The case of the farmer and the turpentine
In 1976, when I was eighteen and he was eighty-four, my grandfather told me the case of the young farmer and the turpentine. By then this case was more than fifty years old. It stemmed from the time that my grandfather, Chris Mol, worked as a general practitioner in what was then a poor, sandy region of the Netherlands. When he settled there, the people and the land still looked pretty much as they had when, forty years earlier, Vincent van Gogh had been drawing and painting the local farmers. At the time, being a family practitioner meant receiving people who came to see ‘the doctor’ in his house throughout the day. His was a big house, painted a warm yellow, in the style of Vienna (where after graduating in Amsterdam my grandfather had extended his studies). Farmers regularly came for a consultation after Sunday mass, when they had already made the walk to the village centre. And, when a young boy running, or a neighbour with a bicycle, were sent to fetch him, my grandfather would go and pay house visits to the spread out farms, traveling by the motorbike that he had bought as soon as he could afford it.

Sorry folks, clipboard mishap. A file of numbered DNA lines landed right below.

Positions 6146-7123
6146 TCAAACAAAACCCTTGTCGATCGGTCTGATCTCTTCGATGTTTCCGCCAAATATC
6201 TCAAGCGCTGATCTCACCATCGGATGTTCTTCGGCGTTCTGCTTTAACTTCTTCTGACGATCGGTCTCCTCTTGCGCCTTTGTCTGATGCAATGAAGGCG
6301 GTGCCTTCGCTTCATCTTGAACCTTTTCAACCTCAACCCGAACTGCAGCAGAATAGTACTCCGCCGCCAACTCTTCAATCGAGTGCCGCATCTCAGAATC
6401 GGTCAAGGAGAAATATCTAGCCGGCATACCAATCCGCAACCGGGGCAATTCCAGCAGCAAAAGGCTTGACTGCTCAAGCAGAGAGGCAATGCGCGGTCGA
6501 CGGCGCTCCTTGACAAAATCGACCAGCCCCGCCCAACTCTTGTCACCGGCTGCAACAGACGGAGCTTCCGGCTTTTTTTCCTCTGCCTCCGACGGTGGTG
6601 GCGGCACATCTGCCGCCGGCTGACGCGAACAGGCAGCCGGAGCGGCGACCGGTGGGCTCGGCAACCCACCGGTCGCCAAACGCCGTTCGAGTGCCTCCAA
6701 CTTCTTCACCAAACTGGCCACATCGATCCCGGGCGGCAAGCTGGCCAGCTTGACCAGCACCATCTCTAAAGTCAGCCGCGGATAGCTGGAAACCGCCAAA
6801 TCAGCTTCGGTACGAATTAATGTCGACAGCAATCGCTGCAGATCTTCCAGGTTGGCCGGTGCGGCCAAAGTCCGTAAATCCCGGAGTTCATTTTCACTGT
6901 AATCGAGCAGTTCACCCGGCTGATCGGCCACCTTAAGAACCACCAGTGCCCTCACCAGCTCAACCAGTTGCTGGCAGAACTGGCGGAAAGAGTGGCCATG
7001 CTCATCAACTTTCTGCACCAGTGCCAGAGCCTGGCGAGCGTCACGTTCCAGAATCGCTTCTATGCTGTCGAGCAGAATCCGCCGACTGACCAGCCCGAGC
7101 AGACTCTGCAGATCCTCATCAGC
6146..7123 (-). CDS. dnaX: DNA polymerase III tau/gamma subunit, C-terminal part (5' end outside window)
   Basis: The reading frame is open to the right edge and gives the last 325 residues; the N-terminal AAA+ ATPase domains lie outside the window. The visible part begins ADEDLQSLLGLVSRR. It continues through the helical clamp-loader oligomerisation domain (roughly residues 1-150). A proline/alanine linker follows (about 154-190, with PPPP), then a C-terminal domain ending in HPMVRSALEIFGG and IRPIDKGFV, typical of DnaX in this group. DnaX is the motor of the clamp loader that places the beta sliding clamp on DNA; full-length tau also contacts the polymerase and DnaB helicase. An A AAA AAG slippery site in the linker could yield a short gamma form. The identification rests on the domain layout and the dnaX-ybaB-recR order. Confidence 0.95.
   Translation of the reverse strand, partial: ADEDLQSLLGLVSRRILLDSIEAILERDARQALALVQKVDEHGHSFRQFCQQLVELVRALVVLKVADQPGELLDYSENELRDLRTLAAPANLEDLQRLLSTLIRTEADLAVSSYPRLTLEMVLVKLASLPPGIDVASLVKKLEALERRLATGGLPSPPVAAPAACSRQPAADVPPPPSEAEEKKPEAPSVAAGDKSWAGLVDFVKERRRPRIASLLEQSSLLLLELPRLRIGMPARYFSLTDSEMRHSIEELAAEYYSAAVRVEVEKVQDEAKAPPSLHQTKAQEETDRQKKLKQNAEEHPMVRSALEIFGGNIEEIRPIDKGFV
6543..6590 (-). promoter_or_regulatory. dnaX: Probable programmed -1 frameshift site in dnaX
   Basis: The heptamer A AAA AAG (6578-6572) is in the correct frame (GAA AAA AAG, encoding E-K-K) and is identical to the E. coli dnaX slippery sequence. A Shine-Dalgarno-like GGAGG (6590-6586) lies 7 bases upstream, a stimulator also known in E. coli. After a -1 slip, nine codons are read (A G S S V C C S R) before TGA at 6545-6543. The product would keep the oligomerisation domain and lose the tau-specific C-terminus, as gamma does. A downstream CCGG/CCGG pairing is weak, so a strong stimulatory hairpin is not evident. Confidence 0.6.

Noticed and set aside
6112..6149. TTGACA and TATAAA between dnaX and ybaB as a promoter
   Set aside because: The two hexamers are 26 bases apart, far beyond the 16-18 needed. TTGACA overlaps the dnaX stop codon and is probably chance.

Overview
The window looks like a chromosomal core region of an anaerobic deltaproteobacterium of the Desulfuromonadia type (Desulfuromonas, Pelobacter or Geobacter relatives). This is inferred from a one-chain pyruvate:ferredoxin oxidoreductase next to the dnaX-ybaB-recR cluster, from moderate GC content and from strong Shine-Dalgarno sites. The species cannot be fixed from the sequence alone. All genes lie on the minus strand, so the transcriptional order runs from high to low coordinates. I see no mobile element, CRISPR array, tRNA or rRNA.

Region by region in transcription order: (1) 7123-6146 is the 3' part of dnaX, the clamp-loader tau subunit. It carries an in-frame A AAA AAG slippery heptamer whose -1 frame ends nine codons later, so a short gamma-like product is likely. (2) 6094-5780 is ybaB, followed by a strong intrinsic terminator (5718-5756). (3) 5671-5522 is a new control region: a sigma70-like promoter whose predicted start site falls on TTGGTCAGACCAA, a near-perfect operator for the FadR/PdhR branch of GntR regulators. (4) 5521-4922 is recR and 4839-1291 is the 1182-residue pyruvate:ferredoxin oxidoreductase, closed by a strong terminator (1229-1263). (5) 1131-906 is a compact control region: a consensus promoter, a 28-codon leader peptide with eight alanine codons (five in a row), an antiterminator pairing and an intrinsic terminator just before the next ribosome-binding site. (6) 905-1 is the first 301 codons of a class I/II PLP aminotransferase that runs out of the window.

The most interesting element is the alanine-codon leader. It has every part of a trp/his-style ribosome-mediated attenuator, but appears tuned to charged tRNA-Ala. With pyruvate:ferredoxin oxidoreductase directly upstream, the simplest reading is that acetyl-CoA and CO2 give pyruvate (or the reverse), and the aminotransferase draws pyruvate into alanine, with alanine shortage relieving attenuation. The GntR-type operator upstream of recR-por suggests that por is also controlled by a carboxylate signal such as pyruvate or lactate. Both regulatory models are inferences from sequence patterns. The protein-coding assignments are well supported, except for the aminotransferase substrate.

The case of the young farmer began with such a house visit. The doctor found the young man in bed with a fever and a nasty, infected wound in his left leg. He made a cut in the skin of the abscess, to allow for the escape of the pus bonum et laudabile: the good and praiseworthy pus.
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